by Alex Wisser
“Someone Else’s Here” begins at the interface between self and world that manifests when one takes or even looks at a photograph. Where does the subject begin and end, where the machine, where the medium, where the world? Who makes a photograph when the majority of the decisions that fill its frame are made by someone other than the photographer? Does the perceiver stand on the periphery of what they perceive, or do they stand in the middle of it? Is an intervention necessary to the making of an image or is the making of an image necessarily an intervention? These questions press against the membrane of the photographic picture plane until they spill out into the world they interrogate, only to find themselves still there, blinking, stupid, without answer
OUTSIDE IN (KANDOS)
This a photographic project exploring the identity of the town of Kandos, NSW in terms of its exteriority (the outskirts of the town) and its interiority (the inside of its residents’ homes). The diptychs presented attempt to create a continuity between the inside and the outside that is impossible, staging the rupture of passage between these two spaces in its abrupt finality. Nevertheless, the juxtaposition reminds us of the porous and complex relationship between inside and outside, between is and is not that is the lived foundation of any achievable sense of identity. To read Ann Finegan’s review of this work: kandosprojects.wordpress.com/2012/11/11/alex-wisser/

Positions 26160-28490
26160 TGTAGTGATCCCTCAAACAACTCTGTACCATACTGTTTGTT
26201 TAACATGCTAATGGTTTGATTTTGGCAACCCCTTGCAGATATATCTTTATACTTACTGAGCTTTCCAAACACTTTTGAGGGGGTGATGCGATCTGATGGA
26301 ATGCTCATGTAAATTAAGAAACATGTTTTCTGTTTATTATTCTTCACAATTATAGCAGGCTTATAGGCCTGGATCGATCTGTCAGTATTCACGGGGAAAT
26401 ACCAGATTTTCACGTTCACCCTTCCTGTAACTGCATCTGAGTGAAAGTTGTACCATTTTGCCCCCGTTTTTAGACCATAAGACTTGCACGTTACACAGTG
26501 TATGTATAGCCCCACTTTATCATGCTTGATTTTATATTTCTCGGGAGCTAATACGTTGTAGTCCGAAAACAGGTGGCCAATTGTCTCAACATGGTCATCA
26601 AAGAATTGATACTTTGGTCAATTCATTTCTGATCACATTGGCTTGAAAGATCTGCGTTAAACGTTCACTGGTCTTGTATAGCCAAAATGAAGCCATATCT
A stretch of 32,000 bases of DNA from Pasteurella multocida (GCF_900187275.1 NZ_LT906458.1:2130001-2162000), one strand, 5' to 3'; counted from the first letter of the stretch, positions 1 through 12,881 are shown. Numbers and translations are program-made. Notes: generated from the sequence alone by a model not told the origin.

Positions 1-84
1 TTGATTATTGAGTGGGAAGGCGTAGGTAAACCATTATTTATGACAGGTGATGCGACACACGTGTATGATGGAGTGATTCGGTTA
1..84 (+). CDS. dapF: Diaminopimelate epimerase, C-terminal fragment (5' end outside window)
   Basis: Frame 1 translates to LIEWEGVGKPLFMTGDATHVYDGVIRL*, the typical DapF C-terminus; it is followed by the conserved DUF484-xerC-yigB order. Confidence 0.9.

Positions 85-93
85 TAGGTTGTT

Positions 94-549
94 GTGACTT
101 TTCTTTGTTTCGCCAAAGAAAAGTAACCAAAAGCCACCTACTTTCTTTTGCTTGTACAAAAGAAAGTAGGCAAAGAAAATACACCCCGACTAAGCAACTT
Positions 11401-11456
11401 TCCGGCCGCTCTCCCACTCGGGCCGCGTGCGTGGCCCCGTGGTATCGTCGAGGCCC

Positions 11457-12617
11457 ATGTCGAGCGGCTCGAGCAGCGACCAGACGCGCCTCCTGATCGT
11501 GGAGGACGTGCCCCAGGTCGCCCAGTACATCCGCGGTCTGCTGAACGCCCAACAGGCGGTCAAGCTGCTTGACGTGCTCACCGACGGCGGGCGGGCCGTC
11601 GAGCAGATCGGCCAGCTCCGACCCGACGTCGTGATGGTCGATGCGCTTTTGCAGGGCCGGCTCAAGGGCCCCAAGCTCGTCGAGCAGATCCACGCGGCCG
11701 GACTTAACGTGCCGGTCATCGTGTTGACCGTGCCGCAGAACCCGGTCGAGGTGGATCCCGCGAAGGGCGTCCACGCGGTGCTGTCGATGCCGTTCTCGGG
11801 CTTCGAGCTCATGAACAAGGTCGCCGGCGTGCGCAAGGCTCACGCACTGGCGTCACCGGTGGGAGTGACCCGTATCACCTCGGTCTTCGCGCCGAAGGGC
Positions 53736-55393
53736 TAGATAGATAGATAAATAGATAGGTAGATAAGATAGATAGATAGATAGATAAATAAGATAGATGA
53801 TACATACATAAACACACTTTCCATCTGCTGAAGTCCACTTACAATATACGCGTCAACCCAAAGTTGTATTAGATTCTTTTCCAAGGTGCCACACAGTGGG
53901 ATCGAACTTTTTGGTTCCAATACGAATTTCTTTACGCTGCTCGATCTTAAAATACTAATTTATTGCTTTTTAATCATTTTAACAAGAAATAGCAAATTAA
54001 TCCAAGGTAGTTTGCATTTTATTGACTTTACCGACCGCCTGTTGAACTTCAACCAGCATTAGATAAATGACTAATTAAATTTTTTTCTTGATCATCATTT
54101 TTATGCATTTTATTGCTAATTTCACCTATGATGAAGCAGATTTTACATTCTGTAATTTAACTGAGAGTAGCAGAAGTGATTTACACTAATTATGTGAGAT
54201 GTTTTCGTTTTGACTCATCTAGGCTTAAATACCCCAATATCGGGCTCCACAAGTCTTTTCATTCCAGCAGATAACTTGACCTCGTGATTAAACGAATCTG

‘BlankCanvas’ is a photographic series of homes that have been lived in for more than 30 years taken on the day of their sale by auction. These photographs capture the decorative decisions layered decade upon decade and the traces of the lives lived within these interiors. The potency of these scenes is rendered salient by the fact that they are taken on the day of their sale and within the awareness that this will result in their ultimate erasure through renovation. Thirty years of one person’s life is another person’s blank canvas.
The printing of this series was made possible by a grant from Marrickville council
I am standing in a public place, holding a brick outstretched in my hands. This simple act disrupts the normal smooth functioning of the space, causing a reaction that reveals what otherwise would have passed unnoticed. At times I feel like I am holding open the aperture through which you experience the recorded scene.
All of this material was sourced from a single pile of household detritus placed in a discrete pile on the sidewalk on council collection day. I treat the pile as an art kit. Using all of the material provided and nothing but the material provided, I create a composition. I don’t know what the audience gets out of it, but I enjoy the deep engagement with this rubbish, the need to question each object as to what it is and what it means, could come to mean and what else it could mean: who did it belong to and what would it feel like to place it in this position relative to some other thing. Should I create a narrative? Should I abstract it into a formal element? Why don’t I just leave it as what it already was? All of the problems of art present themselves as I struggle to resolve the work into some kind of coherence, which, when it comes, brings with it the rewarding sense that I have redeemed something… if only a little bit and for a little while.